6 Tips to Choose the Right College Major

college student majorChoosing the right major in college is a very important decision, and one that should not be taken lightly. However, by putting too much pressure on yourself, you may end up making a hasty and incorrect choice. If you do your homework, take a close look at yourself, and check all available options, you’re more likely to select a major that will offer you long-term happiness and financial benefits.

1. Choose Something You Will Enjoy
Choosing to focus on a subject that you enjoy is the most important factor in determining your major. Becoming mired in a career for which you have no passion is an unenviable position – you can make all the money in the world, but if you’re not happy with your work, you’ll never be satisfied.

2. Evaluate Yourself
A wealth of online quizzes and evaluations are available to help uncover your strengths and talents. While you may think you know yourself, these tools can often identify hidden skills and reveal intriguing career paths to consider. Usually, when taking such quizzes, you can choose only one response for each question. If you feel that you could have chosen more than one answer for one or more questions, simply re-take the test to get a more comprehensive picture of your abilities.

3. Ask Friends and Family
When attempting to choose a major, you don’t need to place the entire decision solely on yourself – ask your friends and family what industry they think you’d perform well in. Often, you’ll be surprised at what they tell you. People that are close to you can offer an unbiased and objective opinion as to what career in which you could potentially excel.

4. Research
There are literally hundreds of choices available to you to major in, so it can be tough to narrow them down to a select few. But once you’ve got a good idea as to where you think you could be successful, fully investigate each industry. Research job descriptions, average starting salaries, advancement potential, and what the future job prospects are for each industry. Even if you think you’ve found the perfect major that could lead to a dream career, you could instead have a big problem if nobody is hiring.

5. Intern
By interning, you will receive an in-depth look at the industry in which you are considering entering, while establishing contacts with professionals in the field, which will be helpful when it comes time to look for a job. Both paid and unpaid options exist, and many will earn you academic credits. If you remain “undeclared” during your first semester or two of college, an internship during your first summer break could help point you in the right direction.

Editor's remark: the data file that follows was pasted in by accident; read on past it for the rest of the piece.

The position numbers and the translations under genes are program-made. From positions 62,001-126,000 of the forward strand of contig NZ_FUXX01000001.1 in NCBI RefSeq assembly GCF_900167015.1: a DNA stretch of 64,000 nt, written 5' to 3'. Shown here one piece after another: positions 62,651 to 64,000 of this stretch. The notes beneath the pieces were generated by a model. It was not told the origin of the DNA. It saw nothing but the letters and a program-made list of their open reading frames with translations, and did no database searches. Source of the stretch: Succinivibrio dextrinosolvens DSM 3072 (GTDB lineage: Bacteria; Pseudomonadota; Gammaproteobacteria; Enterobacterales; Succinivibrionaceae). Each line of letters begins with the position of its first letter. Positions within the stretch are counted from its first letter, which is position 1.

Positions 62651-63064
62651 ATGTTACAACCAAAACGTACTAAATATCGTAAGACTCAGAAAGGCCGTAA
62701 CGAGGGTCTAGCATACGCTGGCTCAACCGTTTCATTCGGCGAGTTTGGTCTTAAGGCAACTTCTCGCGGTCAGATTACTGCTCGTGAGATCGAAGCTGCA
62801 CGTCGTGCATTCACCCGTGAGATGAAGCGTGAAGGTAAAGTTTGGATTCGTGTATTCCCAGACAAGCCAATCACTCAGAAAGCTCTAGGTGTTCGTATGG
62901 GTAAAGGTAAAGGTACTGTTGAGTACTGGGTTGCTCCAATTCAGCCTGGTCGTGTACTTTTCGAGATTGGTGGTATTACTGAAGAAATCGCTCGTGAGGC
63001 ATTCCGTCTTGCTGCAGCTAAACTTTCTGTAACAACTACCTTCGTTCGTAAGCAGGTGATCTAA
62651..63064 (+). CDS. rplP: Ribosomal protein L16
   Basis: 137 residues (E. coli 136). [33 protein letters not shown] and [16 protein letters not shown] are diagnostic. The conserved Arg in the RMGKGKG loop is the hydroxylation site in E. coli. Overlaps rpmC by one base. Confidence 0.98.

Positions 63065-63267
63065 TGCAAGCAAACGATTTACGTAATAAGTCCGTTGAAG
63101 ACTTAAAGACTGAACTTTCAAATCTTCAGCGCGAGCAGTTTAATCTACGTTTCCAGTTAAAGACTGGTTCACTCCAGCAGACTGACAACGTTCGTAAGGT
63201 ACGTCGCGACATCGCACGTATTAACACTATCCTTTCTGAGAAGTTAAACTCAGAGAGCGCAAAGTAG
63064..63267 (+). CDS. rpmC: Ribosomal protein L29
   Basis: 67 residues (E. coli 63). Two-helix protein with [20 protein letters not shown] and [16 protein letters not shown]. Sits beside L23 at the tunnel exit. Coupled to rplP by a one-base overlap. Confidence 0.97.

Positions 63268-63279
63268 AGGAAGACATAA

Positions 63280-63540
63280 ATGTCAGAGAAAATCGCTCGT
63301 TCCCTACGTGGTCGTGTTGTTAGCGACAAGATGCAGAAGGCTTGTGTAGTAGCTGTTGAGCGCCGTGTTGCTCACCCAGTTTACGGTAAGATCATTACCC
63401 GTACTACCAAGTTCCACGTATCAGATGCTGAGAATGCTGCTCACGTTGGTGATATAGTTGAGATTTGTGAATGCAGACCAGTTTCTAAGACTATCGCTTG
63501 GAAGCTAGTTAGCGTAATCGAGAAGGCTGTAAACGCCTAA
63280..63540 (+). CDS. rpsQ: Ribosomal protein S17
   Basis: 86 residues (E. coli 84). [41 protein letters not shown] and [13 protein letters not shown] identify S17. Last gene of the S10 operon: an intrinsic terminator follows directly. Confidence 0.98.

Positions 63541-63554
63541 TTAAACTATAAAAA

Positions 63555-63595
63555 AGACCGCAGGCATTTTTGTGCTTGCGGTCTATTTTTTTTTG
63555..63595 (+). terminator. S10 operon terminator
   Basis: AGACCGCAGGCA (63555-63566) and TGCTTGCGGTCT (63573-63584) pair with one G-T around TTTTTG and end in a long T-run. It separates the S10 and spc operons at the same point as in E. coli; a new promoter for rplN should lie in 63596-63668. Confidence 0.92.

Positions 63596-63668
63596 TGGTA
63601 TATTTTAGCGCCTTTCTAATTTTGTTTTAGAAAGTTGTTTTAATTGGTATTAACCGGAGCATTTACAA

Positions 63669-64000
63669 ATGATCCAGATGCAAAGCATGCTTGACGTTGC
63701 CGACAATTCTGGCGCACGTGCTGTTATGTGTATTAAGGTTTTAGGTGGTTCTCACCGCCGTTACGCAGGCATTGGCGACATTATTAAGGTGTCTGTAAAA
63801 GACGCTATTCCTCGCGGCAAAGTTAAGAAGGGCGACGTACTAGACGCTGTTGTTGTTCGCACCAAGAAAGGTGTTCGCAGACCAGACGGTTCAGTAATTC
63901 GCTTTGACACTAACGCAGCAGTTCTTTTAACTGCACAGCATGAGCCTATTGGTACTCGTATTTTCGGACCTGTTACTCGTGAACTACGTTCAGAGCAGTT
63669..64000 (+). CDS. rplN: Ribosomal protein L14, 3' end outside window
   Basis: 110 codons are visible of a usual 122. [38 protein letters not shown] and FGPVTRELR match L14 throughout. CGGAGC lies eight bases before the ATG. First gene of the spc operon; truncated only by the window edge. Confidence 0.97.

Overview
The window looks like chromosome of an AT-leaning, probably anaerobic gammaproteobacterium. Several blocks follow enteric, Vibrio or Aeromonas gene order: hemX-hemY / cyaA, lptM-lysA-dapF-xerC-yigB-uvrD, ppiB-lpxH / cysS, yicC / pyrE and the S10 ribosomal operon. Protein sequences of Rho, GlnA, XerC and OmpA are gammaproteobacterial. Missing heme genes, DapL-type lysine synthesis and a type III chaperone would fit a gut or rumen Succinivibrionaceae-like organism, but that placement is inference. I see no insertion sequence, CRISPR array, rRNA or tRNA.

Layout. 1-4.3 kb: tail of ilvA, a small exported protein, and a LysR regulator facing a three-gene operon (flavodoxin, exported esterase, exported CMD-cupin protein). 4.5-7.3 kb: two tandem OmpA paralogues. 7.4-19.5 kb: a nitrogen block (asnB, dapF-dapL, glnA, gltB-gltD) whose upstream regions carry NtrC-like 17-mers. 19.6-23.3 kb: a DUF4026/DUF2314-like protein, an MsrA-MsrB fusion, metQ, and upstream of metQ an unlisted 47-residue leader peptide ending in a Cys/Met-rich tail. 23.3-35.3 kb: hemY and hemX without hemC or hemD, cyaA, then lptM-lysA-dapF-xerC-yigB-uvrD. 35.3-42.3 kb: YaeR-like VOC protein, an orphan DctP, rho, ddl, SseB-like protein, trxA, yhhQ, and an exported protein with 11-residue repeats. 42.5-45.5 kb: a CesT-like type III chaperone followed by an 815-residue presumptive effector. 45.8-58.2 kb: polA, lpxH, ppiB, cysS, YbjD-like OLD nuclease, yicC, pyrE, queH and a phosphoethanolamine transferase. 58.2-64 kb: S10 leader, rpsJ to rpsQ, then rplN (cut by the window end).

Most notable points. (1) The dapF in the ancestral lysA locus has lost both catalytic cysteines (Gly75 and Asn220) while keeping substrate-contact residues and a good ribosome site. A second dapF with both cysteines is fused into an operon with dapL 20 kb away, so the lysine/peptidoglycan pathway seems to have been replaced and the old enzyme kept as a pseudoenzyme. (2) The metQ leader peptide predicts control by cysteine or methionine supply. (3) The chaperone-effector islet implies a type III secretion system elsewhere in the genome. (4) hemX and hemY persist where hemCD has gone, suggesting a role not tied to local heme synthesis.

6. Take Your Time
Rather than having your mind set before attending your first class, you can always simply wait. Most core curricula at universities are similar in nature for the first year or two, so you do not need to commit to a major until you start your third year.

Start by attending core classes and earning the best grades you can. Meanwhile, get to know other students who are studying subjects that you’re interested in. They can offer you insights as to the classes are like and what the major can be used for after graduation – plus, this allows you to establish a wide range of contacts, which can come in handy in later years when it comes to finding a job.

Final Thoughts

You may decide upon a major during your first semester of college, or you may choose it after your second year has concluded. Regardless, there will almost always be time to change your mind further down the road. It may take you a bit longer to graduate if you make a change later on in your studies – it is advisable to try to avoid switching majors beyond your sophomore year – but it is also crucial to earn a degree in a field that you truly love and that will provide you with a long and beneficial career. To achieve this, it may very well be worthwhile to slightly extend your studies than to graduate with a degree that you regret or do not use in your professional life.

What other ideas do you have for choosing a major in college?


1 Rye @Payment Protection Insurance Claims/Reclaims April 1, 2012 at 7:03 pm

One should decide first what they would like to be so he or she can choose to major in a field of study that will be relevant to the career of his or her choice. Take your time to decide and do some self-reflection and evaluation and while it is best to consult with family and close friends, do not let them make the decision for you. Decide for yourself.